The four Americans killed in Manbij, Syria on Wednesday — two soldiers, a Defense Department civilian and a military contractor — matched the largest number of deaths from hostile fire in a single incident overseas since Donald Trump became president.
The killings, in a suicide explosion claimed by the Islamic State, came less than a month after Trump declared the militants defeated and ordered that the 2,000 U.S. troops in Syria be withdrawn.
Since then, the administration’s strategy has been thrown into confusion, as Trump’s defense secretary resigned in protest. The announced pace of withdrawal has varied, and Secretary of State Mike Pompeo has sought aid from Arab allies. New conditions have been set for the U.S. departure, even as the president has said he is determined that the troops leave sooner rather than later.
Other powers have rushed to fill the coming void, including Turkey, Russia and the government of Iranian-backed Syrian President Bashar al-Assad.
Manbij, wrested from the militants by U.S.-backed Syrian Kurdish fighters and American air power in 2016, is a nexus of the interests and conflicts of the many players in Syria. As various interests squabbled in recent months over political and military control of the town, 25 miles south of the Turkish border, the Islamic State was the one actor that appeared to have been eliminated from the contest.
Instead, the bombing showed that it is likely to remain a force to be reckoned with in Syria for the foreseeable future.
Though the attack seemed to belie Trump’s claims about the militants’ defeat, those who have supported the U.S. withdrawal said it proved he is right to claim a win on his own terms and get out.
“I stand with the president in putting #AmericaFirst, bringing our troops home and declaring victory,” Sen. Rand Paul (R-Ky.) said in a Twitter post as he headed for the White House to see Trump. After they spoke, Paul issued a statement saying he had “never been prouder” of the president, who “stood up for a strong America and steadfastly opposed foreign wars.”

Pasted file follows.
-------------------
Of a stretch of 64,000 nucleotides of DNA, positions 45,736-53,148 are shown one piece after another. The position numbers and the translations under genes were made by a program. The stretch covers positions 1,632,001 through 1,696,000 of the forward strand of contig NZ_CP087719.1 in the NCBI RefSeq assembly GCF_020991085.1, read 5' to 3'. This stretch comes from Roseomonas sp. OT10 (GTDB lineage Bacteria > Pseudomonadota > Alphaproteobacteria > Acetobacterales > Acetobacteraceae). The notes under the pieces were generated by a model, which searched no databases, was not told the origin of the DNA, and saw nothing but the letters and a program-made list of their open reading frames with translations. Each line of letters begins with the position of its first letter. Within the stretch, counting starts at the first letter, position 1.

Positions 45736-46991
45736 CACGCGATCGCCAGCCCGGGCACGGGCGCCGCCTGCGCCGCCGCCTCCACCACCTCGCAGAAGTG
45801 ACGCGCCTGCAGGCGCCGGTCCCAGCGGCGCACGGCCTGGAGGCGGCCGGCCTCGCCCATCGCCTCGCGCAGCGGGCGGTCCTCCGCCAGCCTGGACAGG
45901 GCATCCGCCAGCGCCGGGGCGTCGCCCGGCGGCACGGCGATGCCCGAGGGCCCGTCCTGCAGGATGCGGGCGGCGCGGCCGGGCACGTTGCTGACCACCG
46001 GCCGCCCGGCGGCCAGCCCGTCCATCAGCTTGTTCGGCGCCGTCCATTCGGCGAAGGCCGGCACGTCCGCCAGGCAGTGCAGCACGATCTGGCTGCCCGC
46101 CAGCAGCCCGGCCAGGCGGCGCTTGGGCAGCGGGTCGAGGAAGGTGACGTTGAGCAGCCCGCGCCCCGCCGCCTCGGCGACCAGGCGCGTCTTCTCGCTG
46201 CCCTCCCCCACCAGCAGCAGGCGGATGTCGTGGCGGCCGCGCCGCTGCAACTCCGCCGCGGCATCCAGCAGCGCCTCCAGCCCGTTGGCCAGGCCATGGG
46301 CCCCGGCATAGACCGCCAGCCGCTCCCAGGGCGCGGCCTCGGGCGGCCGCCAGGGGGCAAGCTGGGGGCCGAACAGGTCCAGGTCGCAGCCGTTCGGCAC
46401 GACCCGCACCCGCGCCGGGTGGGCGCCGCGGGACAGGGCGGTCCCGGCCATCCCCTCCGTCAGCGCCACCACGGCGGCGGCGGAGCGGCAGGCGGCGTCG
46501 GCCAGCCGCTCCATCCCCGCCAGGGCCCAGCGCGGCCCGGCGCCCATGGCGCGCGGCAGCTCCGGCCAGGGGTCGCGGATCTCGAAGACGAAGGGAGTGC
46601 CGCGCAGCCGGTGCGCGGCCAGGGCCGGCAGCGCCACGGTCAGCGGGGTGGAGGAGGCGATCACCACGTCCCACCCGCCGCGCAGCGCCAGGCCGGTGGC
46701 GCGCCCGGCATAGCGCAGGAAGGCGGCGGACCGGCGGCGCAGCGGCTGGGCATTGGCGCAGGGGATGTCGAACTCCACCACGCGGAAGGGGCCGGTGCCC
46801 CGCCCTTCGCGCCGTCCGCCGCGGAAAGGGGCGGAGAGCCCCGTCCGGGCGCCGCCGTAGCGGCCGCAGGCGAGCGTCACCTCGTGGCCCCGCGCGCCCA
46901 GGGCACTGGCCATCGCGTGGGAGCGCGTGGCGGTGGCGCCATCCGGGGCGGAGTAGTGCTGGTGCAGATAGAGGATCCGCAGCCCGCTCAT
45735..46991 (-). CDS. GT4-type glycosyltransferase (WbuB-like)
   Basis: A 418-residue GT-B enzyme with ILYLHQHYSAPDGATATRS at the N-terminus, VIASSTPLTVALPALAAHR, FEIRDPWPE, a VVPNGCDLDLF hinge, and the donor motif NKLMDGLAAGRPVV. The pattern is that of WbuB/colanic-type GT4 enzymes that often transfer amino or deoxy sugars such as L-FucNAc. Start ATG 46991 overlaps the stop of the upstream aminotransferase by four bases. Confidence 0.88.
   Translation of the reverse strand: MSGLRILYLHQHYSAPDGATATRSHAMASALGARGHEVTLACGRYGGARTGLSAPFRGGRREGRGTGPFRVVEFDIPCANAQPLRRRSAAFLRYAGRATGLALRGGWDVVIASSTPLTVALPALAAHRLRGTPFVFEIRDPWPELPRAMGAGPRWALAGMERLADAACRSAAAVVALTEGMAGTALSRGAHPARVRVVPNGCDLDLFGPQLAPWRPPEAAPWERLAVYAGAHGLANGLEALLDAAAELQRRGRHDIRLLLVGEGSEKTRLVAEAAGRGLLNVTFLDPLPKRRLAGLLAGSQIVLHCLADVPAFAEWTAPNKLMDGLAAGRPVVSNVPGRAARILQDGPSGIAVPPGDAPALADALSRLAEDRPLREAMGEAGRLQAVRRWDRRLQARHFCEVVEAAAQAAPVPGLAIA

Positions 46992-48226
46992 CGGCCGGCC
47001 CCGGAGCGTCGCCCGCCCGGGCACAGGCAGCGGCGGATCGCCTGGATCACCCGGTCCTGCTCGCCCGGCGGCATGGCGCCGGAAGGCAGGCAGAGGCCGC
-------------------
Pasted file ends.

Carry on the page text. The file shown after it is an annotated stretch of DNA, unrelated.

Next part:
But others said the bombing deaths — which included an unknown number of Manbij residents and Syrian Kurdish fighters — were a direct result of a foolish and abrupt departure announcement, and had made the case for staying.
“From the beginning, I thought the president was wrong” in ordering the withdrawal, said Sen. Jack Reed (R.I.), the ranking Democrat on the Senate Armed Services Committee. “It was a strategic mistake for the whole region.”
Trump himself said nothing, issuing no public statement about the U.S. casualties — including at least three wounded by the bomb — or how the administration would respond.
Instead, it was left to Vice President Pence to issue a statement, which he said was on behalf of the president and himself, condemning the “terrorist attack” and commiserating with the loved ones of the dead. “We have crushed the ISIS caliphate and devastated its capabilities,” he said, using an acronym for the Islamic State. “As we begin to bring our troops home . . . we will never allow the remnants of ISIS to reestablish their evil and murderous caliphate — not now, not ever.”
The four deaths doubled the total number of U.S. personnel killed by hostile fire in Syria since the deployment there began just over three years ago. It matched the number of Special Operations troops killed in a militant attack in Niger in October 2017.
By separating the destruction of the self-declared Islamic State caliphate that once spanned large portions of Syria and Iraq from the existence of some 20,000-30,000 militants that U.S. officials believe remain in the two countries, the administration has carved out a relatively narrow definition of its objective.